Media Critics Blast Iraq War Coverage
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MEDIA CRITICS BLAST IRAQ WAR COVERAGE
AUCKLAND (Pacific Media Watch): Two media critics have strongly criticised New Zealand and some global media coverage of the Anglo-American war on Iraq - especially television - describing it as biased and "failing spectacularly" to do its job.
The attacks came in two separate seminars in Wellington by Scoop editor Alastair Thompson ("The Role Of Media In The Second Gulf War") and in Auckland by Auckland University of Technology senior journalism lecturer David Robie on World Press Freedom Day.
Scoop http://www.scoop.co.nz website was the only main news organisation in New Zealand to carry extensive images of the American prisoners of war and also Iraqi civilian casualties.
"What was quickly pointed out in the independent media was that the [United States] concern over the legality of POW images was entirely one-way," said Thompson in the Wellington speech.
"No similar concerns over the Geneva Convention were raised concerning the Guantanamo Bay captives [US prisoners from Afghanistan taken to Cuba], who the Pentagon issued pictures of trussed up like turkeys, nor had any concern been shown about the screening of pictures of surrendering Iraqis.
"What was abundantly clear from the incident was the level of sensitivity that the Pentagon's media minders had over unfavourable war images. They didn't want any.
"And once bitten by [Defence Secretary Donald] Rumsfeld's dogs, the US media proved remarkably shy on the image front for the rest of the war. Meanwhile, all around the world US owned subsidiaries and other publications acting as imitators thereof played ball too, largely keeping the reality of war, the decapitations, the dead civilians and charred soldier corpses invisible to the Western public."
The "clean-sanitised view of war" was not followed in the Arab media and this probably went a long way towards explaining why it was al-Jazeera and Abu Dhabi TV offices that were bombed in Baghdad on April 8.
"To sanitise the reality of warfare is abhorrent to those serving the public interest," Thompson said.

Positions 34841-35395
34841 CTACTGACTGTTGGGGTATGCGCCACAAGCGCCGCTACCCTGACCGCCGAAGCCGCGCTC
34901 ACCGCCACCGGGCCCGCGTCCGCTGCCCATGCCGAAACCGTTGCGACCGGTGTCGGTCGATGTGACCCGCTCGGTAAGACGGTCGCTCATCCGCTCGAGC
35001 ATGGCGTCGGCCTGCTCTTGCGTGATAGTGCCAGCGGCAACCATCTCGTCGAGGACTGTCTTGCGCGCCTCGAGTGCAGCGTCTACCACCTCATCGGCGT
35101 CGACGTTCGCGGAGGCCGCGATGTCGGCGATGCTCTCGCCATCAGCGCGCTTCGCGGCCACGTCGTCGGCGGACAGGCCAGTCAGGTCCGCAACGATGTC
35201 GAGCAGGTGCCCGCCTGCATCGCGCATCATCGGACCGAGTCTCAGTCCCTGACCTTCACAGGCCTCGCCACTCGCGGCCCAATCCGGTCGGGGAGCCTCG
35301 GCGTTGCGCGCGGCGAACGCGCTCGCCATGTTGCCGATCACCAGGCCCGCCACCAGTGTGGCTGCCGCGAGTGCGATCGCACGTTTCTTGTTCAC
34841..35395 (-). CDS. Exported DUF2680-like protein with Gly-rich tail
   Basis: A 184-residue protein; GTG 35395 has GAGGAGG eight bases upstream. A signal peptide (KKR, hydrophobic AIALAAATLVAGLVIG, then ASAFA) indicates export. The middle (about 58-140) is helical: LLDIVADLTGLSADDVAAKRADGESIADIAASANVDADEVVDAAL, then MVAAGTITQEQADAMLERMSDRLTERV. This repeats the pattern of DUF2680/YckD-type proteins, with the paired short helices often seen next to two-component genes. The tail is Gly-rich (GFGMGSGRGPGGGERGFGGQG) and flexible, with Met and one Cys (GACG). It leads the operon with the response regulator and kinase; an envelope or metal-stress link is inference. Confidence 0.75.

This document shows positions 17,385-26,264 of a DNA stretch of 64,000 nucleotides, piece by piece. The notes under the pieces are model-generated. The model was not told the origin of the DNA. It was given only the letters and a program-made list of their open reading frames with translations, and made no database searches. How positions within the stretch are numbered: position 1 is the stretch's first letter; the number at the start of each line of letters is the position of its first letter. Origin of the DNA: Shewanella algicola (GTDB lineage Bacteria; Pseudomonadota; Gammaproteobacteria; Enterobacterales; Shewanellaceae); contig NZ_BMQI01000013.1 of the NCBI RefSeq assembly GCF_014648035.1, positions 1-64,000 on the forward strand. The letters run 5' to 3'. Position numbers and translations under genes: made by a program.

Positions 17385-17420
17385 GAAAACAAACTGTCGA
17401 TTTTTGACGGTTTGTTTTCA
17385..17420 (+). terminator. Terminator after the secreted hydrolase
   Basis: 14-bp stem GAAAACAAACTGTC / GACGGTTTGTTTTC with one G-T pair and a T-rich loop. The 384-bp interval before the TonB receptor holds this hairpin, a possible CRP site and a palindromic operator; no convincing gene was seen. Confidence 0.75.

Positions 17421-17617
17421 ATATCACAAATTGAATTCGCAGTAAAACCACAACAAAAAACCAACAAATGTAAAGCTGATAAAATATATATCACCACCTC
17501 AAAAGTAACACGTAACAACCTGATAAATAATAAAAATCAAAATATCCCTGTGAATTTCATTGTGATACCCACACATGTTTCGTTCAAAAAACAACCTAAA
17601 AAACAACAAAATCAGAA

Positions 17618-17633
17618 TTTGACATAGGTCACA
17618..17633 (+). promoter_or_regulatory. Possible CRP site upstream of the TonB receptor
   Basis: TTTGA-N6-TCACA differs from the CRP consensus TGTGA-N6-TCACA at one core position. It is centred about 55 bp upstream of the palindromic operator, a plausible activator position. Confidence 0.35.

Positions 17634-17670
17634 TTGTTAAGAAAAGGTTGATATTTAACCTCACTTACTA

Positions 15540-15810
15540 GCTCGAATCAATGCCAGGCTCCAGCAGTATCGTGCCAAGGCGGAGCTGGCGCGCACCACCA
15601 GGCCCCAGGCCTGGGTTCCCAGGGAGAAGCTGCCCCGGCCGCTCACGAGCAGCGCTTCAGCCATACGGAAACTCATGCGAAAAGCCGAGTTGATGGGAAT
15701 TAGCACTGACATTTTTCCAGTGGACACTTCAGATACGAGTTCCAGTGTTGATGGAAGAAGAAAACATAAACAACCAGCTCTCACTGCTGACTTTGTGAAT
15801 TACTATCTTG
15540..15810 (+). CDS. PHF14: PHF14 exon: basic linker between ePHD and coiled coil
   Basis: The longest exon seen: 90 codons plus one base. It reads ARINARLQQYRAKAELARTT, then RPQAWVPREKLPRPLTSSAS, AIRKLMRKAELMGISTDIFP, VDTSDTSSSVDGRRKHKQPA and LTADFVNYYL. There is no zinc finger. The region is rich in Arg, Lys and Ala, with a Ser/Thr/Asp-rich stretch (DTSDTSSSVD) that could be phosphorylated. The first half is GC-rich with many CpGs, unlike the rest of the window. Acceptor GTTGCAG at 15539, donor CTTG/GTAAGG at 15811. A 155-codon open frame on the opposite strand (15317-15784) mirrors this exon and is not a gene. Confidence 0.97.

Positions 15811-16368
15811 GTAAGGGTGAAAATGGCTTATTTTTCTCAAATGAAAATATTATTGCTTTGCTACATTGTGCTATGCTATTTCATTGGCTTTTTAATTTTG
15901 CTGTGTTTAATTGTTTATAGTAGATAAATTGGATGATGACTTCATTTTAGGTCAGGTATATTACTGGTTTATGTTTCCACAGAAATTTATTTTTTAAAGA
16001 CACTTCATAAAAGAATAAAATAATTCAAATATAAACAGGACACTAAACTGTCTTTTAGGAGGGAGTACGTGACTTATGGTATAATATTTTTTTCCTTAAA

"To censor images of capture, of death, as a consequence of war, is wrong. If Scoop were to do so, it would be subscribing to the glitzy rah rah top-gun Hollywood-façade-style of reportage that the mainstream United States based media has become obsessed with."
Thompson said the media's role in a democratic society was to provide the public with an informed basis upon which they could exercise their democratic rights. And nothing changed during wartime.
"When measured by this standard I would conclude that the media both here in New Zealand and everywhere else in the Western World with the exception of the internet has failed spectacularly to do its job," he said.
Thompson based much of his criticism on the fact that NZ's media mostly republished and rebroadcast news from satellite and news wire feeds from what were almost exclusively US and UK news sources.
A notable exception had been Radio New Zealand and the Listener magazine.
David Robie, speaking at a seminar at Auckland University called "Justified War?" with politics professor Steve Hoadley and a Kurdish law lecturer, contrasted the number of staff correspondents covering the war from New Zealand with Australia.
Only three New Zealand journalists - all television - covered the war.
"The bias and editorialising of much of the NZ media coverage, relying heavily as it did on news sources, satellite feeds and wire agencies from Anglo-American protagonists, was quite significant," Robie said.
"Why is it that when journalists who generally respect the ethical norms of balance, fairness and impartiality during "normal times" are happy to jump on the bandwagon of jingoism and suspend their critical faculties during war? And New Zealand, unlike Australia, was not even at war.
"Rarely did we get reports of the 'other side' of the story reports from Arabic satellite channels such as al-Jazeera, the independent academic analysis, or even insightful reporting on the Iraqi community in New Zealand."
Like Thompson, Robie cited many specific examples of the alleged bias. He also cited other media critics such as David Miller, John Pilger and Robert Fisk.
The debate followed other recent critical seminars on media coverage at Auckland University and Auckland University of Technology, and a critical commentary on Radio New Zealand's Mediawatch
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